For the last eighteen months, production companies have been getting on with the job of working out what will make them soar in a changing environment. They’ve diversified, reinvented themselves, gone global, gone budget, gone Hollywood, got creative…By now, they’ve probably worked out what matters to them. And that may vary from one production company to the next.
The Stable asked five production companies, “What matters to yours?”
Paul Prince, chairman & founding partner, Sweetshop
“We have a roster of thirty-three directors globally and with that comes a promise, always, to be continuously developing and improving their careers creatively. It’s a responsibility, and a trust put in us, that we take very, very seriously. What goes hand in hand with this is a duty as a company not to stand still and only do what we’ve always done, albeit done well. So, we’re developing beyond our core business of commercial advertising, evolving as a production company and as management, expanding our offering. In a sense, I suppose, we’re moving towards being more of an entertainment company. This opens many more doors of opportunities and offers broader platforms for our roster to express their creativity and their craft. For us and our roster, it’ll give us the pathway to develop stories that have many different forms – commercial advertising, direct to client content, music videos and music tours, feature films, screen development, passion projects, TV shows, books, photography. It’s a bold move, but we’re already seeing what’s possible with this pivot. These are directors whose creative talents have many layers and the excitement we’ve seen from them about applying these layers to our new business model has been absolutely inspiring.”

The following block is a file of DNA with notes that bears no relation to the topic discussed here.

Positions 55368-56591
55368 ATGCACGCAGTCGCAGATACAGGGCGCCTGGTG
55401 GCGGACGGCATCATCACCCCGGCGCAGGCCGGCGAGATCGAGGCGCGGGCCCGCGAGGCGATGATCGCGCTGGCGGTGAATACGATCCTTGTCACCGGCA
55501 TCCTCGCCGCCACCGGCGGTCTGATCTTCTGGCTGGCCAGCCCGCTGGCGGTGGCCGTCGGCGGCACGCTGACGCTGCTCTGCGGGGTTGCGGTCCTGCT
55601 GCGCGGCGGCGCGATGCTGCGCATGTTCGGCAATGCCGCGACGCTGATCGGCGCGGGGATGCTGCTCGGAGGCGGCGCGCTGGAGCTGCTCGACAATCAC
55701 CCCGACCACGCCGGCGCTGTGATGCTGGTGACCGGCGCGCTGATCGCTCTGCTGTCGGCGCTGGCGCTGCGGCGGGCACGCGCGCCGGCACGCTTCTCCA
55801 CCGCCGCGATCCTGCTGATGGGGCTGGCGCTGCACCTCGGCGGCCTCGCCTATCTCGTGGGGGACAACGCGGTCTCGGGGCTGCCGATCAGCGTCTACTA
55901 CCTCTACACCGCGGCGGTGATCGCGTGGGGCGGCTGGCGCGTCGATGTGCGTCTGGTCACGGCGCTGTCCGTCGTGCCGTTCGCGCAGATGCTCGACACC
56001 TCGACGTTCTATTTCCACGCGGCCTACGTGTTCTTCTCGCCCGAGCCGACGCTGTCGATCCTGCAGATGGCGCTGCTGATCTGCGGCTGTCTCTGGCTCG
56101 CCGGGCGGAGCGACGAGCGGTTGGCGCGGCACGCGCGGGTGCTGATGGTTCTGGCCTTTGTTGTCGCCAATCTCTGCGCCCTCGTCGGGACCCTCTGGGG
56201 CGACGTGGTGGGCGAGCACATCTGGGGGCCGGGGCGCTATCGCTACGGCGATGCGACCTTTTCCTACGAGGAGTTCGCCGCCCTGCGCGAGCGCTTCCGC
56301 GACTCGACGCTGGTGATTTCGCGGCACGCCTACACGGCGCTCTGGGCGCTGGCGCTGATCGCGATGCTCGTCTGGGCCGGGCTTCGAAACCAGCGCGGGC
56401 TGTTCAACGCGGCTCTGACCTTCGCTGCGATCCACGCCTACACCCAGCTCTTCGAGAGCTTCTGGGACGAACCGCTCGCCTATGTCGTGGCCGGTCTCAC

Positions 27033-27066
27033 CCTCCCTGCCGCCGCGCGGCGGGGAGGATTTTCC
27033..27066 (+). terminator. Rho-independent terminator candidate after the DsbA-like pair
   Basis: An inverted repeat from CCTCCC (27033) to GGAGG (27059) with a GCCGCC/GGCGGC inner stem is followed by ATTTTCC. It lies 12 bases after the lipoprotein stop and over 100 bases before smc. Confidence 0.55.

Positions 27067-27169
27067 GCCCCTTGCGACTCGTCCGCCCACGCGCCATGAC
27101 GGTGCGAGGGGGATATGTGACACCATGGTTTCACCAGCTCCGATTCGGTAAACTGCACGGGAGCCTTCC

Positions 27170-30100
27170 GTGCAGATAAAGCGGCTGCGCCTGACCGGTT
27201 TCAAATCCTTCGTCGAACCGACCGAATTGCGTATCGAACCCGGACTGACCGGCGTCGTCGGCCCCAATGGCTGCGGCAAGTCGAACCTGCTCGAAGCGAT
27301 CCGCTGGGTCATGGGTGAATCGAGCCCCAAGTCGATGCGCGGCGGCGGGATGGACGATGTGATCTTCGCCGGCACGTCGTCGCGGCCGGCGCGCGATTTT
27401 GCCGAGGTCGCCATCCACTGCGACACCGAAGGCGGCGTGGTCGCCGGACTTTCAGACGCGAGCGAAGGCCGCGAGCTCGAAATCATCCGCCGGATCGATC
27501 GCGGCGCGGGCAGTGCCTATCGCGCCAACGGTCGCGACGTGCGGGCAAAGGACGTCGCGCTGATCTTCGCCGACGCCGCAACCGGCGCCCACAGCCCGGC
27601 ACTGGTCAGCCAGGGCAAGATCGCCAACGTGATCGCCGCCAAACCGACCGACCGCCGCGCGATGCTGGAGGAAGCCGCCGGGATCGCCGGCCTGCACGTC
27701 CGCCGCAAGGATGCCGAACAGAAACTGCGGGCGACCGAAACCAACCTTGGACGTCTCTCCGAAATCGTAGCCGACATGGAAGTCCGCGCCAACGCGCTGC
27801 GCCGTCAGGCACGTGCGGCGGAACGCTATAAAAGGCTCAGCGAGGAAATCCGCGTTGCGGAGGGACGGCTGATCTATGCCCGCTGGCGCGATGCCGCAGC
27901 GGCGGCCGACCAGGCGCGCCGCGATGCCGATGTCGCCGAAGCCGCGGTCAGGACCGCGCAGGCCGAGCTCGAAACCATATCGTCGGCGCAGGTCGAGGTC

Oliver Lawrance, founder & executive producer, Photoplay
The production industry is not for the faint-hearted. It’s always evolving and the last few years have witnessed more extreme changes than most. We’ve seen what looked to be the death of TV to a new era of TV all together. We’ve seen the rise of content and the massive technological changes that have affected the way we make and consume films on every imaginable device. We are currently watching the functional relationships in the industry get turned on their head. How is the best way for clients, agencies and production companies to relate to each other and collaborate? Is our role being diluted or is it expanding with the new horizon of possibilities that stand before us?
These are all new questions for us to think about, however I would argue that the idea of change in and of itself is actually the norm. Rather than feel left behind by the changing tide what we need to do as production companies is look within and ask ourselves what makes us tick, what makes us relevant; and what are the motivations behind everything we do. It’s an existential question that reaches beyond the current trends, economic climate, production politics and latest technology. Yet potentially it holds all the answers we need.
When we started Photoplay, we realised we did not want to be just another commercial production company. We were filmmakers who had all worked at different Sydney production companies prior and found that most worked primarily on a surface level where the dollar ruled but not much else was on offer. We wanted to start a company which represented everything we believed in and where we could make all the different types of creative work we love doing – whether that was commercials, content, music or art films, tv series or features…It really did not matter. If it was creatively driven and we wanted to make it, then it had a place. We also wanted to create a culture that was made up of honest, talented people who were actually nice to each other. It sounds obvious but we’d been stuck in situations in the past which did not function like that. So we formulated a three-point test for everyone who joined us – they had to be talented, honest, and nice enough that you could enjoy hanging out over a drink or two. We were certainly naive and optimistic, however many years later we’ve actually managed to create and nurture an awesome and productive culture on these principles.